I’m 55 years old, and I like picture books. When I check out a stack of picture books from our terrific local library, my favorite circulation clerk shakes her head and says, “Gary. We really need to do something about your reading level.” Picture books have always been an important part of reading with our kids at home, and I keep up with new picture book recommendations through Goodreads, Twitter, and some reliable book bloggers.
And this year, on a whim, I read a picture book with a sophomore class on a Monday in the middle of the school year. Jon Klassen’s I Want My Hat Back was an immediate hit with that tough crowd. The next week I brought Ame Dyckman’s Boy + Bot. Another hit. Z is for Moose by Kelly Bingham? Oh, yeah.
So we launched Picture Book Monday as an on-going endeavor. My classes read self-selected books for the first ten minutes of each class period, but on Mondays we now augment that with a picture book!
Reading picture books out loud in front of a room of high school students led me to a new appreciation for librarians and elementary school teachers who have mastered the fine art of reading upside down while simultaneously walking around and turning pages. They make it look easy. I make it look like a Nickelodeon “Double Dare” physical challenge.
Other titles that worked well this year include This Is Not My Hat by Jon Klassen, Interrupting Chicken by David Ezra Stein, Doug Unplugged by Dan Yacarino, Fox in Socks by Dr. Seuss, Dragons Love Tacos by Adam Rubin, and anything by Mo Willems. (For an Elephant and Piggie book, a generous student/aspiring teacher read Piggie while I read the Elephant parts.) Next year I will definitely include Stuck by Oliver Jeffers and Tom Angleberger’s Crankee Doodle.
I chose a few duds too, but that might be more due to how and when I presented them. I won’t say the titles here because it’s not the book’s fault or the author’s fault if I used those books badly.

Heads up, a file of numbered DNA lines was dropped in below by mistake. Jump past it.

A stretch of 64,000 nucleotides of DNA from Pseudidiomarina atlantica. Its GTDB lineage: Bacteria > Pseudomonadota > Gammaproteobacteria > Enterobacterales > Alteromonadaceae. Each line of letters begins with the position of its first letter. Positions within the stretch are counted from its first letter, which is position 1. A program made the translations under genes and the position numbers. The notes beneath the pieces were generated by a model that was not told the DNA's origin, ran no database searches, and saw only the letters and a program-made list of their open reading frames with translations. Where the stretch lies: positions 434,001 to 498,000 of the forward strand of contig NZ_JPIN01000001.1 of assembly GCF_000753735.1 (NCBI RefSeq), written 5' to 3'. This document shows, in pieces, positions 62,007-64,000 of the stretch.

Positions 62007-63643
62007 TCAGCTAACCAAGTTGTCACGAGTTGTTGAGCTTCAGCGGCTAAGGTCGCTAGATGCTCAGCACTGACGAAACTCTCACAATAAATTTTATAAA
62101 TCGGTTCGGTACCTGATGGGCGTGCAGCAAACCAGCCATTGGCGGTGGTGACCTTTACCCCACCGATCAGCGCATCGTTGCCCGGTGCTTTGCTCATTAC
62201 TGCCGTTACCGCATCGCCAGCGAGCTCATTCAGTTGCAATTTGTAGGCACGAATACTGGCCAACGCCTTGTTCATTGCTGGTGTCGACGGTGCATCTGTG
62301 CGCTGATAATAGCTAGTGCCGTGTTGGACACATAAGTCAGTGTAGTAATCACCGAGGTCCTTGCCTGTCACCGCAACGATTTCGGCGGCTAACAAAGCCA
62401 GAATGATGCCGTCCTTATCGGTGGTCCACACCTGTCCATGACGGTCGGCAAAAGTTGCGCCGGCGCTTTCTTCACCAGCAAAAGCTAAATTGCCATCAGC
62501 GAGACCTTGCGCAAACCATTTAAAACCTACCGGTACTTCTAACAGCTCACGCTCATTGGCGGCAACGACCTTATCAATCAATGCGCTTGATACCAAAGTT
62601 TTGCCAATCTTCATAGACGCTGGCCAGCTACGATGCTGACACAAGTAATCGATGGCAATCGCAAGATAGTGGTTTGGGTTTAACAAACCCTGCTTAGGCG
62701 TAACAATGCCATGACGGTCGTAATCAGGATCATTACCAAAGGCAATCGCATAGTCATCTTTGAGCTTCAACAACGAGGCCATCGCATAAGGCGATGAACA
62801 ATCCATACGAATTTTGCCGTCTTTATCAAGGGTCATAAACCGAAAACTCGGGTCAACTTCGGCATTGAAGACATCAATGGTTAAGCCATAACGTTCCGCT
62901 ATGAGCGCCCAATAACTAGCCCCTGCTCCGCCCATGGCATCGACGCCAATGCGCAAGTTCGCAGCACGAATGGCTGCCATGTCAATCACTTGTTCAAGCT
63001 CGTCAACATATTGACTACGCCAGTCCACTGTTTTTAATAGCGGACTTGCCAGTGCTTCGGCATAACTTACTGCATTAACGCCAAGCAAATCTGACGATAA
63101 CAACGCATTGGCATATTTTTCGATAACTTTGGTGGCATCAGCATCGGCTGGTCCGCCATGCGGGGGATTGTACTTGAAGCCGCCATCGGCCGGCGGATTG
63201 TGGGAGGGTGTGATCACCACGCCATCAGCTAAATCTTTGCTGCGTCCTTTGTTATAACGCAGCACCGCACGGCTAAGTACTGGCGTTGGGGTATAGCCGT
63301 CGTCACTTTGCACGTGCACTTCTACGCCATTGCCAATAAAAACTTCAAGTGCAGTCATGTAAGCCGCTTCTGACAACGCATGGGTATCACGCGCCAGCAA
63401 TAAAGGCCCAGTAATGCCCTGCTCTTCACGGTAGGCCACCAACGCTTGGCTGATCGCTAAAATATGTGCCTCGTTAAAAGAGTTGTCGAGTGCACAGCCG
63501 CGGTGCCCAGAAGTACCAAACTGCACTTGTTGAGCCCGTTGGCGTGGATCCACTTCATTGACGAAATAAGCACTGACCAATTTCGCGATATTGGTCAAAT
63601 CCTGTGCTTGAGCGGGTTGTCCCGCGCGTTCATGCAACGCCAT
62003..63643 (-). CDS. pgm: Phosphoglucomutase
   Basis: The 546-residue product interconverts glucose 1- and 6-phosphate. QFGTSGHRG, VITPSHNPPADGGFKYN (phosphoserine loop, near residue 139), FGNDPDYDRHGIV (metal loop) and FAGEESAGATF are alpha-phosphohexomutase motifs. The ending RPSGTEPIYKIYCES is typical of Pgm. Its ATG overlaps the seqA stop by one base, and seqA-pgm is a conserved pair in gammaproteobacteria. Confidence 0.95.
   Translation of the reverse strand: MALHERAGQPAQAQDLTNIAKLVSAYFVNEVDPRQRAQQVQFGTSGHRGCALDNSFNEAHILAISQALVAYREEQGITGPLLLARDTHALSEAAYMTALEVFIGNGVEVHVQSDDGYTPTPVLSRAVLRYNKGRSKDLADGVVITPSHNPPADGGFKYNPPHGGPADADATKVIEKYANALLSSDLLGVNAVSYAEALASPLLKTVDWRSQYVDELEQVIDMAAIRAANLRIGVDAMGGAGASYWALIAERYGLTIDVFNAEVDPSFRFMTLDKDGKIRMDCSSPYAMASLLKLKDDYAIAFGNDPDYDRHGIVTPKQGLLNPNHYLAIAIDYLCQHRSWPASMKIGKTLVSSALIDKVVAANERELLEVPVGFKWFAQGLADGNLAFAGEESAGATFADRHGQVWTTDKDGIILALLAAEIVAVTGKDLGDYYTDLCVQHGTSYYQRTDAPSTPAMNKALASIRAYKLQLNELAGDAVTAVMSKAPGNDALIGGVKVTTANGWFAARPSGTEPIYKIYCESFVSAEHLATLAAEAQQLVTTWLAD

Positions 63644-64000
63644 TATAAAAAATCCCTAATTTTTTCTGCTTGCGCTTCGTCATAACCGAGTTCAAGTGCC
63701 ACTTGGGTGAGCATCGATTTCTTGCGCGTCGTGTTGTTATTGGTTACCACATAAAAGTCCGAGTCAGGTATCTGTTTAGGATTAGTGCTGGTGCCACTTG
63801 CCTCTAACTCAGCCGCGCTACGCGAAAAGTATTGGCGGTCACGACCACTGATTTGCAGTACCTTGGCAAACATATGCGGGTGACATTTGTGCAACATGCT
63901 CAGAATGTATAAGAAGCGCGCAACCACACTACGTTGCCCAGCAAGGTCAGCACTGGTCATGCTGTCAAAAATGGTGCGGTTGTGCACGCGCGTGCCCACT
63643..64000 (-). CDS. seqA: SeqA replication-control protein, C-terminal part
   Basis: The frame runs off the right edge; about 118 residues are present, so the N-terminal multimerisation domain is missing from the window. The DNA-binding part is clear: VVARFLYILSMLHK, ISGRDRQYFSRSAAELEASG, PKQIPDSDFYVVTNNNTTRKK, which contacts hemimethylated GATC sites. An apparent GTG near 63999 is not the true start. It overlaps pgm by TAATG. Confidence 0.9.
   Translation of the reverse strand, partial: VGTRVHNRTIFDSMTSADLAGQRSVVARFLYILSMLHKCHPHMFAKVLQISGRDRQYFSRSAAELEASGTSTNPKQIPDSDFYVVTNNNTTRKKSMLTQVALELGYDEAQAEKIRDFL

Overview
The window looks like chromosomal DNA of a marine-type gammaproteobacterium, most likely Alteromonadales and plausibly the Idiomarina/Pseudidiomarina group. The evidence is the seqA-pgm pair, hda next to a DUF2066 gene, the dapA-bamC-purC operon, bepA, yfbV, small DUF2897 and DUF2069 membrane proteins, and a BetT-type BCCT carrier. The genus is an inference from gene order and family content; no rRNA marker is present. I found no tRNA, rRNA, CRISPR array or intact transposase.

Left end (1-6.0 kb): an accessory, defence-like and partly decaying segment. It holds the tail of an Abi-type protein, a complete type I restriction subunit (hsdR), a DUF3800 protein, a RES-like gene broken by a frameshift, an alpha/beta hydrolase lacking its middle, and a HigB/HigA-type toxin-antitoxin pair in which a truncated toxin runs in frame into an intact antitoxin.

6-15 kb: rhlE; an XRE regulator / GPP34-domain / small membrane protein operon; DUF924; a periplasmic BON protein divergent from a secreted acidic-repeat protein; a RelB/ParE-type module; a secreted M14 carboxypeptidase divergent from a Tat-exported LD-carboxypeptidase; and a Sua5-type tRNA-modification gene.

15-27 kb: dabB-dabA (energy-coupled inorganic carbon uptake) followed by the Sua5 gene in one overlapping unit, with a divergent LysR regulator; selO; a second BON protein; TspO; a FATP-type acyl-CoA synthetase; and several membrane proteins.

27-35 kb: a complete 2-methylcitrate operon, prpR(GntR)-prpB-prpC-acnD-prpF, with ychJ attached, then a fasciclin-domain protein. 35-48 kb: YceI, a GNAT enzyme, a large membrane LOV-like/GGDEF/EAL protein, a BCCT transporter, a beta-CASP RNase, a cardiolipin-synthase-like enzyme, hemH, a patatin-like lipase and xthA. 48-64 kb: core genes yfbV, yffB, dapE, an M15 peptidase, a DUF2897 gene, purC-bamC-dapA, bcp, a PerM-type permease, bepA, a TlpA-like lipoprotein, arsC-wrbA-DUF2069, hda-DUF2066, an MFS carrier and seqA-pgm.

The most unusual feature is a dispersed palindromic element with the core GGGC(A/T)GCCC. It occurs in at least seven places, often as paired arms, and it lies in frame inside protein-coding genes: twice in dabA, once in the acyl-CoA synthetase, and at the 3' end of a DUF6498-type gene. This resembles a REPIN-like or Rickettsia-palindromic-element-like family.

I also avoid knock-out books, those that seem designed as bedtime stories to lull children to sleep. We don’t need any of that lulling in my class, thank you very much.
Most picture books take about five minutes to read out loud, and I’ve found it to be an excellent time investment. So why is using picture books in a high school English classroom a good idea? Here are four reasons. (Please add others as comments below!)
- It’s fun. I choose books that will hopefully make people smile or laugh. Fun has enormous positive implications for classroom atmosphere.
- Picture books sort of warm up the interpretive areas of students’ brains. Five minutes before my class these students were in Chemistry, Drivers Ed, or Calculus. Now I need them to be thinking creatively, symbolically, and linguistically. The relatively easy conceits and lessons of picture books help students flip over to that kind of thinking. As each picture book wraps up, I close it and say (with some animation), “What the heck was that even about?!?” And the answers come easily: “It’s about not giving up.” “You shouldn’t always expect happy endings.” “Use your imagination.”
- Many high school students have experienced growing away from books and reading. They loved books in elementary school, and then Readicide took over, and books became a chore. Picture books, along with self-selected reading, help these young readers re-connect to a time when books meant pleasure.
- A parent reading to a child beginning in infancy is perhaps the best way to launch a lifelong reader. I’d like to think that a teenager enjoying a picture book might be a future parent who will remember to share the joy of this genre with his or her children.
I will definitely continue Picture Book Monday next year, but I want to tweak it a little by syncing up my selections more deliberately with what we’re doing in class.
What other titles should I include? Thanks for any suggestions.